Healthy Highlights of Chocolate

Healthy Highlights of Chocolate

By Tarynne Mingione, RD
Registered Dietitian

Flip the calendar to February and just like Pavlov’s dogs, you may immediately salivate for dark chocolate, bright red roses and heart shaped everything. You may think that Valentine’s day is a romantic holiday fueled by Victoria’s Secret, florists and chocolatiers, but there is a reason for everyone to celebrate this Heart Healthy Month. For the 40 plus percent of people flying solo this season (the ones that rolled eyes at the heart encircling the 14th on the office calendar), there are reasons why you too should read on and learn of the health highlights of this ‘guilty pleasure’.

First - learning the language of chocolate and discovering the nutrients hidden in this gift from earth can empower you to look beyond the diet taboo and instead intentionally enjoy the benefits chocolate has to offer (perhaps innocently on more than one occasion per year).

Within the fruit pods of the Theobroma cacao tree lie cacao beans, the preliminary form of chocolate harboring the health benefits which transform the reputation of this guilty pleasure into an innocent delight. Cacao refers to the tropical tree (see image below) and bean, and is not to be confused with the term cocoa.

There are approximately 20-60 cacao beans per pod, which are removed from their pods, undergo fermentation and then are dried, roasted, and crushed. The resulting nibs are separated from their shells. You can purchase cacao nibs at natural foods stores (Whole Foods, PCC, Madison Market). These nibs are then ground to extract cocoa butter while producing a brown paste known as chocolate liquor during the extraction process.

When further extraction is performed, the cocoa mass that results can be ground to produce unsweetened cocoa powder. Unsweetened chocolate, the most commonly recognized form of chocolate by consumers, is made by mixing heated chocolate liquor with cocoa butter and sometimes lecithin. Bittersweet, semisweet, or simply sweet chocolate has sugar, vanilla and lecithin added.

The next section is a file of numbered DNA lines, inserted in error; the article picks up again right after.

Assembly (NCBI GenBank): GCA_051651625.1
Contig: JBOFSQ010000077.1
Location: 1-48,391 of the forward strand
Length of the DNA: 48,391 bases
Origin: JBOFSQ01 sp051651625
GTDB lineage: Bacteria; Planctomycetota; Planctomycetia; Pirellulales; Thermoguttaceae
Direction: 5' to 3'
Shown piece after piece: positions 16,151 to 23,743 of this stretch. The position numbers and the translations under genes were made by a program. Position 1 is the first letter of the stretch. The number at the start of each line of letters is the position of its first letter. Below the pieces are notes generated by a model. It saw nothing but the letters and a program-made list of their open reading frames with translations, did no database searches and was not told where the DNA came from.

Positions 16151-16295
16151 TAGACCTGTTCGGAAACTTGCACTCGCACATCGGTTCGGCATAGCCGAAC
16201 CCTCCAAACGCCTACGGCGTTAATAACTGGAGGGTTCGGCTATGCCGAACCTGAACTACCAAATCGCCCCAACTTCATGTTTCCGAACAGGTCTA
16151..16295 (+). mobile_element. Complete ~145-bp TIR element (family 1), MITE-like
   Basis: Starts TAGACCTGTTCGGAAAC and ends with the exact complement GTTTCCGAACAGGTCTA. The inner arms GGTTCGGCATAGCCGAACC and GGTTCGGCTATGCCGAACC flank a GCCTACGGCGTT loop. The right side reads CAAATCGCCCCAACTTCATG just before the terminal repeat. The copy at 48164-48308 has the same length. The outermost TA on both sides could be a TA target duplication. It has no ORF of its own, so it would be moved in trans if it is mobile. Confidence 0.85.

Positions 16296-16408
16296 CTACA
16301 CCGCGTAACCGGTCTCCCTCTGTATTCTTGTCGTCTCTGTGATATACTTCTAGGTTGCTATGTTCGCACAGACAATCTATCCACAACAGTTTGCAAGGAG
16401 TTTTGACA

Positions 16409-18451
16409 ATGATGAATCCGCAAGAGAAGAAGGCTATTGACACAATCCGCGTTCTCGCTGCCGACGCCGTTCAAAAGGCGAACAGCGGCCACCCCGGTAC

Now that you are more fluent in the language of chocolate, you can advance to learn of the nutrients and other components in chocolate contributing to its health benefits.

Chocolate contains several minerals including magnesium, potassium, phosphorus, iron, and calcium.

Antioxidants, specifically a group called flavonoids, are also naturally abundant in the cacao bean, as are plant sterols. Flavonoids act as antioxidants in protecting against cellular damage and in preventing the formation of blood clots, therefore playing a cardiovascular protective role. Plant sterols may inhibit the absorption of dietary cholesterol.

Additional important components of chocolate are caffeine and theobromine, a caffeine-like substance (poisonous to your pets), both of which are mild stimulants and exert vasodilating and diuretic effects on the body. A result of vasodilation is a decrease in blood pressure, also contributing to chocolate’s reputation as a heart-healthy food.

Based on these facts, it may be safe to say that in moderation, dark cacao can complement a healthy diet. To ensure that you are maximizing the benefits of your sweet delight, select unsweetened or semisweet chocolate with the highest percentage of cocoa tolerable to your taste buds.

Happy Heart Month and Valentines Day!

Comments
Felix Ruiz
Happy Valentine's Day to yo too! Thanks for your post. My girlfriend does not want us to eat chocolate anymore because she thinks it is unhealthy. So, I'm gathering all the information that proves the contrary to convince her to eat the superb dark chocolate gift I have for today (and of course and most important, not to argue with me anytime I eat chocolate).

Felix
2/14/2012 8:13:20 AM
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